Dan Jackson’s 2016 feature-length film In the Shadow of the Hill humanizes the very real changes imposed on residents of Rocinha as the city prepared to host the 2014 World Cup and 2016 Olympic Games. Amid the portrayals of police abuse, corruption, and forced evictions, the film focuses in particular on the case of Amarildo de Souza, a bricklayer and Rocinha resident who disappeared after being called in for questioning by Pacifying Police Unit (UPP) officers in 2013.
Captured in personal interviews, glimpses of daily life, and action scenes of the fight for justice that followed, Australian director Dan Jackson tells the story of a family and community that is both critical of city policies and hopeful for the future. In the Shadow of the Hill premiered in May 2016 at the Hot Docs: Canadian International Documentary Festival and has since been featured in screenings around the world.
In the Shadow of the Hill has an almost fictional style, with a distinct rise and fall in action between a sweeping introduction and an optimistic conclusion. Before delving into Amarildo’s story, the film contextualizes the Pacifying Police Unit (UPP) program installed in Rio’s favelas in preparation for the city hosting mega-events. When military forces pronounced Rocinha “pacified” following the police operation in November 2011, what followed was not the respect and security associated with true peace. Under the repressive system established, favela residents were subject to violent raids, race and class-based discrimination, and arbitrary arrests.
When Amarildo de Souza disappeared after being called in for questioning in 2013, his family wasn’t given any information or help in finding him. Major Edson Santos, then the UPP commander for Rocinha, denies police culpability and blames Amarildo’s media-alleged criminal connections in a tactic characteristic of the broader criminalization of poverty. The bribery between legislative and executive positions in Rio de Janeiro is also apparent with Major Santos, as he is favored by certain politicians in return for his help on their campaigns. If Major Edson Santos is villainized for playing a key role in attempting to cover up the truth and for perpetuating a corrupt system, then the film holds human rights lawyer João Tancredo in high esteem for his pro-bono support of Amarildo’s case.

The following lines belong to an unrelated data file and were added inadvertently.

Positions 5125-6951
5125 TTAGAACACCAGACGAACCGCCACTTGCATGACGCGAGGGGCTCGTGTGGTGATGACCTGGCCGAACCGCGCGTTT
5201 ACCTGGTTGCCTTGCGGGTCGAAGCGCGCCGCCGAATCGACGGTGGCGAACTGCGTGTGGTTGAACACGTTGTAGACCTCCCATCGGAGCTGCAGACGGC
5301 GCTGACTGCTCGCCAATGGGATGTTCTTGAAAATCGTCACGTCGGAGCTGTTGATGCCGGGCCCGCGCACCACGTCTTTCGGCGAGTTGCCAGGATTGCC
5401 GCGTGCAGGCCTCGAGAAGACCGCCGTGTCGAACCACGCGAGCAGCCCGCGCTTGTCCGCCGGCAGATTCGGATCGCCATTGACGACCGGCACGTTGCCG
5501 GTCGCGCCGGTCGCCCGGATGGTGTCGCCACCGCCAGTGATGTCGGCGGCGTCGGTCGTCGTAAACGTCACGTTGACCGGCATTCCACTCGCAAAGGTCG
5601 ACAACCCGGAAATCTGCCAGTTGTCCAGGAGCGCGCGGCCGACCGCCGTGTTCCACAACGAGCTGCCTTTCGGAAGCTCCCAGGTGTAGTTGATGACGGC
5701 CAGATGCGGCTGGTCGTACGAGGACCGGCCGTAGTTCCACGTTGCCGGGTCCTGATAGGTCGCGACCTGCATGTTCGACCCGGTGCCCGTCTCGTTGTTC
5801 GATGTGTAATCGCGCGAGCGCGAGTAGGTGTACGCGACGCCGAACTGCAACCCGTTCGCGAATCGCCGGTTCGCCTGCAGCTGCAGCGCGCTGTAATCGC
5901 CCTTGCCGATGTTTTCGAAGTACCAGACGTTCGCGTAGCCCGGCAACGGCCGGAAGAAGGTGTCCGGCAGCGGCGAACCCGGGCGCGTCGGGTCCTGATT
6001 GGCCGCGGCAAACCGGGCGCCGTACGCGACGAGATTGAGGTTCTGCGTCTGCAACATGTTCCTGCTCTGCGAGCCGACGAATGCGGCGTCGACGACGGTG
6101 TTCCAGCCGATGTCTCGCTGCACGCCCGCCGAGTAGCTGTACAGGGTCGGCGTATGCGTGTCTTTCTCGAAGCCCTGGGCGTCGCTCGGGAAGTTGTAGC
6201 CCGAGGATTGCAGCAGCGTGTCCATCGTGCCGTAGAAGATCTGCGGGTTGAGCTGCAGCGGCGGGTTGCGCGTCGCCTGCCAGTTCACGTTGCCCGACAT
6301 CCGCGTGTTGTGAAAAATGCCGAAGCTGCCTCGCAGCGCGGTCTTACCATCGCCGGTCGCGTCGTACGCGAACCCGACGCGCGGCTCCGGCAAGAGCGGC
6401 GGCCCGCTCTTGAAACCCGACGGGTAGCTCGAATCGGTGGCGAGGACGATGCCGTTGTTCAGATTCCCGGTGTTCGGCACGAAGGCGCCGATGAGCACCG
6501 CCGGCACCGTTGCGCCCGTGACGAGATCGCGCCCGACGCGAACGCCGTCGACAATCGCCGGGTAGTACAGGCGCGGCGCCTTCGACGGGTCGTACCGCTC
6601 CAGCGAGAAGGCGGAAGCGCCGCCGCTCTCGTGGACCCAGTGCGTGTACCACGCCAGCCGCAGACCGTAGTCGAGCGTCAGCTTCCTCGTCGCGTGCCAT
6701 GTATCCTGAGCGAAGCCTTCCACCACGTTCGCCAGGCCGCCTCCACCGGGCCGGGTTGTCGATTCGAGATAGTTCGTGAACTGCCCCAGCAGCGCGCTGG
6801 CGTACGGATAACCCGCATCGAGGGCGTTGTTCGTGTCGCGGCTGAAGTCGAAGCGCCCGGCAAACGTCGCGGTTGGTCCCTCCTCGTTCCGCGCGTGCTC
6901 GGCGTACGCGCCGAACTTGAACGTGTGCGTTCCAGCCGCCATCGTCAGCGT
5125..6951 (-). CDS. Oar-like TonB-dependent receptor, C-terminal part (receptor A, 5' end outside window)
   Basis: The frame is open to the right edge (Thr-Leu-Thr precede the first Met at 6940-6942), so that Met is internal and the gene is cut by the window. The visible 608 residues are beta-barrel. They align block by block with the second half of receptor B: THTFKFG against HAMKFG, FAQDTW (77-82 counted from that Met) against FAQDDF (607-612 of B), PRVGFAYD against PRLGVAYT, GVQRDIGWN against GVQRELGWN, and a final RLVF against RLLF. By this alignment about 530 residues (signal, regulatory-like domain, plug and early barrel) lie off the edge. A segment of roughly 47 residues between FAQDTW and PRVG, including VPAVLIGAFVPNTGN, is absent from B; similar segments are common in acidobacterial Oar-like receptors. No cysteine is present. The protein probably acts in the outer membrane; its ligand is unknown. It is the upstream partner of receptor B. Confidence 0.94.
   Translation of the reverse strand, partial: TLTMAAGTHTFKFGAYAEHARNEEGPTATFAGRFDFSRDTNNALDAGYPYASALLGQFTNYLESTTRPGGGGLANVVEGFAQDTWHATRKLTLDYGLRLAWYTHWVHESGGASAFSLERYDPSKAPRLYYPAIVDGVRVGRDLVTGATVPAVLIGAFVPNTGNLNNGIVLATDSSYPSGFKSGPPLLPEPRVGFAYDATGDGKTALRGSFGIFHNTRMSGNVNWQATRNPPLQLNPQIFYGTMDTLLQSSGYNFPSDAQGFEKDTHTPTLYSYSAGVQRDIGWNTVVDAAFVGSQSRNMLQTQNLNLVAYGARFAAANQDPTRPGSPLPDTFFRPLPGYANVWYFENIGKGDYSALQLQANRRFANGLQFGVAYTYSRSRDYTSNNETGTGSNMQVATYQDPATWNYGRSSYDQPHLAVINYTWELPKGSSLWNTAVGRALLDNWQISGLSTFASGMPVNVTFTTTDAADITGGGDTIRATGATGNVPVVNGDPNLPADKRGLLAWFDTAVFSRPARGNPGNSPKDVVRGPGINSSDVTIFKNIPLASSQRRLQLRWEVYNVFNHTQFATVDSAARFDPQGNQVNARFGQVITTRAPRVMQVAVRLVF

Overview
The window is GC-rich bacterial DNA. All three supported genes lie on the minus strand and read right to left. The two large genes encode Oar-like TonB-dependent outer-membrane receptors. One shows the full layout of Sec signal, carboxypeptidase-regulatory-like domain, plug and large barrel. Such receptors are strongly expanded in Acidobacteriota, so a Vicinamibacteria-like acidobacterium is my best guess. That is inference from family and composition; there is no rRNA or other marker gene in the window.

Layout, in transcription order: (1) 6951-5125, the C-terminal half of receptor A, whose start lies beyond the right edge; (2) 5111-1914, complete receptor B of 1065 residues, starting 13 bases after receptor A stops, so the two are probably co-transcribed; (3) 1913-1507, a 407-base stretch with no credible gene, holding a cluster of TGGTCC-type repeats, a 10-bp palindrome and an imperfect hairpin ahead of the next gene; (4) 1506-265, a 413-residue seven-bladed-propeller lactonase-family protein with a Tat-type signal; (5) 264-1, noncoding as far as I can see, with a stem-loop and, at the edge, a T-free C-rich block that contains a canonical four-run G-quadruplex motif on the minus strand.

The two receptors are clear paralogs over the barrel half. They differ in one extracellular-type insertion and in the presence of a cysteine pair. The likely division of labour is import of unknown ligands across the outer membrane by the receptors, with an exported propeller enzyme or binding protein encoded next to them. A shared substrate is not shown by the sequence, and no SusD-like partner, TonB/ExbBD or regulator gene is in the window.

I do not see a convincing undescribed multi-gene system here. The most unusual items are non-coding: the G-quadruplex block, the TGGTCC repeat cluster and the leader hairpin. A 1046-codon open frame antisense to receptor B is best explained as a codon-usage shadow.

Outside of the main narrative of Amarildo’s disappearance and his family’s fight for justice, compelling central characters add great humanity to the film. Aurélio Mesquita, founder and director of the Via Sacra theater group, leads community members in annual recreations of Christ’s journey to the cross while addressing police violence and other pertinent social issues. The plays are portrayed as a form of resistance and empowerment for Rocinha residents.
Meanwhile, when the government forcibly evicts her and her family, Maria Clara dos Santos, the “Mão Santa” of Rocinha, also loses her livelihood of preparing medicinal herbs. Out of economic necessity, she creates the persona of Mulher Maracujá (Passionfruit Lady) and soon gains national attention for her funk-style dancing. Her story is one of entrepreneurial resourcefulness and defying society’s expectations of success for Rocinha residents. She joins the fight for justice for Amarildo by leveraging her fame and skills to produce politicized music.
The protagonists of In the Shadow of the Hill are a group of strong individuals who demand their rights and create a collective movement that transcends race and class. The documentary breaks favela stigmas by showing the creativity, organization, and values of Rocinha residents. Led by Michelle Lacerda, niece of Amarildo and a strong narrator throughout the film, family and community residents refuse to silence their protests despite threats and media slander of the case. Brazilians and foreigners around the world express unity with the virtual campaign asking “Cadê o Amarildo?“ (Where is Amarildo?). International publicity afforded greater security to activist efforts, preventing the government from evading the truth and community demands.
In the Shadow of the Hill covers the alliance formed between the movement for Amarildo and concurrent protests against World Cup spending and government inefficiency at that time. While the latter movement was associated with Rio’s middle class, the groups built solidarity on mutual understanding of the need for a reorganization of priorities by the Brazilian government and an end to state-sponsored violence. Michelle Lacerda remarks that “20 years ago a black favela resident would have deserved their death in the eyes of the public, but not today.”
The film’s closing scenes highlight the unification of these two distinct groups and the power of collective action. Favela residents join hands in protest with middle class Brazilians, chanting and marching toward the governor’s house. The tone is hopeful, united, and spirited. In the Shadow of the Hill gives voice to favela residents who have been traditionally marginalized and continue to face barriers in realizing their full rights as Brazilian citizens. In the end, viewers learn that the protests were successful in holding police accountable; after 25 arrests, earlier in 2016 Major Edson Santos and 12 of his associates were found guilty of the torture and murder of Amarildo. As Michelle Lacerda puts it, “There is justice in this country. It’s slow, complicated and sometimes corrupt. But it exists.”